That’s why I say mainstream liberals might as well have pushed for single-payer from the jump, because IMO the current system is bad to the point where I wonder why they bother to keep bits of it.   As much as the Right screams “socialism!” I’d prefer socialist healthcare, my break with mainstream liberals is that I’m thinking anarcho-socialist instead of state-socialist.

  7. 7
    Eclectic Radical says:

    ‘My point about the “public” option being all some people could end up affording is that with the mandate and the possibility of employers dropping their plans (the cost of which has been subsidized all this time) the prices available for plans on the “market” (which is and will still be a joke) are probably going to be still too much for many without really generous subsidies.  It’s not that I think the “public” plan would be artificially cheap, it’s that I think the “private” plans are going to still be too expensive, and I ask what the point of the middleman — the insurance company — is if you seriously compensate for that.’
     
    Again, the public option is not likely to be so much cheaper than private insurance that people ‘unable to afford anything else’ will be able to afford the public plain either. This is why some kind of subsidy, tax deductions, and some form of Medicaid expansion is included in every bill. It is also why Kent Conrad is so hot on co-ops (which admittedly would be the perfect anarcho-socialist solution if the law gave them real, practical teeth) as opposed to the public plan. So the public plan wouldn’t be a ‘safety valve’ in the way you mean it, that role would be filled by some form of Medicaid expansion, the exact form dependent on the bill passed.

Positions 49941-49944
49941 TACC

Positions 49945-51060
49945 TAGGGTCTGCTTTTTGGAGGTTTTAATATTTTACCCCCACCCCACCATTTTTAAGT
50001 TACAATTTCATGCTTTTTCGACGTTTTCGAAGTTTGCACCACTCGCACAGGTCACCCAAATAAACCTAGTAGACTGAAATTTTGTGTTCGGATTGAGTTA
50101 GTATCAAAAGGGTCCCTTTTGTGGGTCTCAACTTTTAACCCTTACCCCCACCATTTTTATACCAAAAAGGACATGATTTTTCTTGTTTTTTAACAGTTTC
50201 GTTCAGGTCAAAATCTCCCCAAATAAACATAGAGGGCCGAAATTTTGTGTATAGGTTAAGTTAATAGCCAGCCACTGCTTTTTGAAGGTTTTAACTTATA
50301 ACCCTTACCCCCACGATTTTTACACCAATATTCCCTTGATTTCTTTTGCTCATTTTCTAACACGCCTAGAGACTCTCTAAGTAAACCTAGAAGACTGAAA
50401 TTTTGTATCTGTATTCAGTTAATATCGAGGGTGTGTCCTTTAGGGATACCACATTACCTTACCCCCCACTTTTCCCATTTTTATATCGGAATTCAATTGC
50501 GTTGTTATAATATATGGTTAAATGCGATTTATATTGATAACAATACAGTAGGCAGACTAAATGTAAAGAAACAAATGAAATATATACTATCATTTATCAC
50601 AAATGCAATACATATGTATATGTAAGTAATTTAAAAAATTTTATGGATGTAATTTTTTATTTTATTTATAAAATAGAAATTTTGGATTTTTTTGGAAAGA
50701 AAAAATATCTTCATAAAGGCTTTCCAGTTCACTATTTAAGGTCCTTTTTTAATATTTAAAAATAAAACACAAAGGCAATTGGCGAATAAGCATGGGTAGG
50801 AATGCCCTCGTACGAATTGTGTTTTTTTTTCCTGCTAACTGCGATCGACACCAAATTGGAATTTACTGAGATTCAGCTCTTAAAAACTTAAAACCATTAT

Now, I happen to think single-payer is better. It’s certainly cheaper than the various Byzantine schemes being designed in its place, but these Byzantine schemes are being designed with the goal of some sort of ‘free market’ form of solution in mind rather than ‘socialism.’ They use similar Byzantine schemes in France and Germany (which provide universal care through such means) and also in Switzerland (which falls short of universal care but still covers more people than we do here)…
     
    The biggest point of objection to the Baucus bill is that it is too close to ‘Switzerland’ and not close enough to ‘France’ or ‘Germany.’